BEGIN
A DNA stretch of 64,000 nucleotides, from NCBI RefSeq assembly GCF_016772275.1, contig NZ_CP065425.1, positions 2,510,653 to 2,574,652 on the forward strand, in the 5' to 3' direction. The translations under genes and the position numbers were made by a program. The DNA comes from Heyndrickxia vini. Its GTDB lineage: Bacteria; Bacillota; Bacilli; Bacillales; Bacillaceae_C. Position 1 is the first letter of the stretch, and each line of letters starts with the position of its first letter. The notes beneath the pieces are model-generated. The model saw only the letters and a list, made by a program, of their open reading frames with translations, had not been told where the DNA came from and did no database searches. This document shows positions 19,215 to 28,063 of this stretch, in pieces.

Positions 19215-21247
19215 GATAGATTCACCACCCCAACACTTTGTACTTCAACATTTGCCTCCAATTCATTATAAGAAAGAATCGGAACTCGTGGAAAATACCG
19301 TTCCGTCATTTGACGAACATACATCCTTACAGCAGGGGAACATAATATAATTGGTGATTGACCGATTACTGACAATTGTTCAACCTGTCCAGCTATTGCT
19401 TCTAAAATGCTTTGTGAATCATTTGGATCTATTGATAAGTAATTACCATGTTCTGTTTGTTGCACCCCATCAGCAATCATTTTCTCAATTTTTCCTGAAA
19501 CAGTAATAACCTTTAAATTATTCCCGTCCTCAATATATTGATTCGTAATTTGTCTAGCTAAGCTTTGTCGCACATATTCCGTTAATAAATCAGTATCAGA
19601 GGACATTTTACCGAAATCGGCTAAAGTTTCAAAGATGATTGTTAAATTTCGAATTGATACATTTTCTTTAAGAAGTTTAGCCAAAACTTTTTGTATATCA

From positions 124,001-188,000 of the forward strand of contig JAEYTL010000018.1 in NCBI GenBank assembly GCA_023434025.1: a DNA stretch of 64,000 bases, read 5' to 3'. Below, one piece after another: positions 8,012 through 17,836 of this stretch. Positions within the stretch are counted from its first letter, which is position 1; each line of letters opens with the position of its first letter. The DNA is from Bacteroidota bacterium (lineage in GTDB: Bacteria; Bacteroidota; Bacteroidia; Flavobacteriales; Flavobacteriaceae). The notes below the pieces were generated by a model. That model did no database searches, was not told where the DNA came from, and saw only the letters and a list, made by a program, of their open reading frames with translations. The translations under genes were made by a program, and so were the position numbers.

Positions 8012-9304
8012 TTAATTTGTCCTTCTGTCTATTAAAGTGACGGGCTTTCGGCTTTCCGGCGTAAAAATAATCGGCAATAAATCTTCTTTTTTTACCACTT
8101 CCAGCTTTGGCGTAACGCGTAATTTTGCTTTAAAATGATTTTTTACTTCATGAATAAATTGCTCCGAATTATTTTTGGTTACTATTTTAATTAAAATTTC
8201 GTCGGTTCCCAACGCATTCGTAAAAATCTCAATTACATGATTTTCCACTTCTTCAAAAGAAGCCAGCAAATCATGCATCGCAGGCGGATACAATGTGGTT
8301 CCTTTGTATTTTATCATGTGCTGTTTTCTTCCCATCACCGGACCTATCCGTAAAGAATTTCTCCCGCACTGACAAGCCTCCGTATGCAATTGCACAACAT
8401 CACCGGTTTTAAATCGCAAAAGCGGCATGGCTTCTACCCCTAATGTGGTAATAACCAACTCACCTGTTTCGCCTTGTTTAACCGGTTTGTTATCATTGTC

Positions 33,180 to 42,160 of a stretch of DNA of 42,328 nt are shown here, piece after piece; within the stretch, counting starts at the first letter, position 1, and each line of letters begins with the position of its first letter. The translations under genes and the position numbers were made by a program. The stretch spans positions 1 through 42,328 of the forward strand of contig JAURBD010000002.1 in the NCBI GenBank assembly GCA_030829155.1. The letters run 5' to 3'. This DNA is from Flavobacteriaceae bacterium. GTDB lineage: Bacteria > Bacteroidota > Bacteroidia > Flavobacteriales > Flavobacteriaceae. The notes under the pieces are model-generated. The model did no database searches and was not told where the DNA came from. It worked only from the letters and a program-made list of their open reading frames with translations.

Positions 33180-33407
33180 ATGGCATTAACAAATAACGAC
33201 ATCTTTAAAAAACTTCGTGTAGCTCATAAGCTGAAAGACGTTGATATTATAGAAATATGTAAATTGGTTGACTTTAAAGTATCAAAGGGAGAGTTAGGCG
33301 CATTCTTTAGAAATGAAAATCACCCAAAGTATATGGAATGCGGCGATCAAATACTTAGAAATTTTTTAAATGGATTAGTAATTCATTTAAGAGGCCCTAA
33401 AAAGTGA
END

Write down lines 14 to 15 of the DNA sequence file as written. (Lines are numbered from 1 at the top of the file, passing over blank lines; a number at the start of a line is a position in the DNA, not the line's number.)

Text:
8401 CACCGGTTTTAAATCGCAAAAGCGGCATGGCTTCTACCCCTAATGTGGTAATAACCAACTCACCTGTTTCGCCTTGTTTAACCGGTTTGTTATCATTGTC

Positions 33,180 to 42,160 of a stretch of DNA of 42,328 nt are shown here, piece after piece; within the stretch, counting starts at the first letter, position 1, and each line of letters begins with the position of its first letter. The translations under genes and the position numbers were made by a program. The stretch spans positions 1 through 42,328 of the forward strand of contig JAURBD010000002.1 in the NCBI GenBank assembly GCA_030829155.1. The letters run 5' to 3'. This DNA is from Flavobacteriaceae bacterium. GTDB lineage: Bacteria > Bacteroidota > Bacteroidia > Flavobacteriales > Flavobacteriaceae. The notes under the pieces are model-generated. The model did no database searches and was not told where the DNA came from. It worked only from the letters and a program-made list of their open reading frames with translations.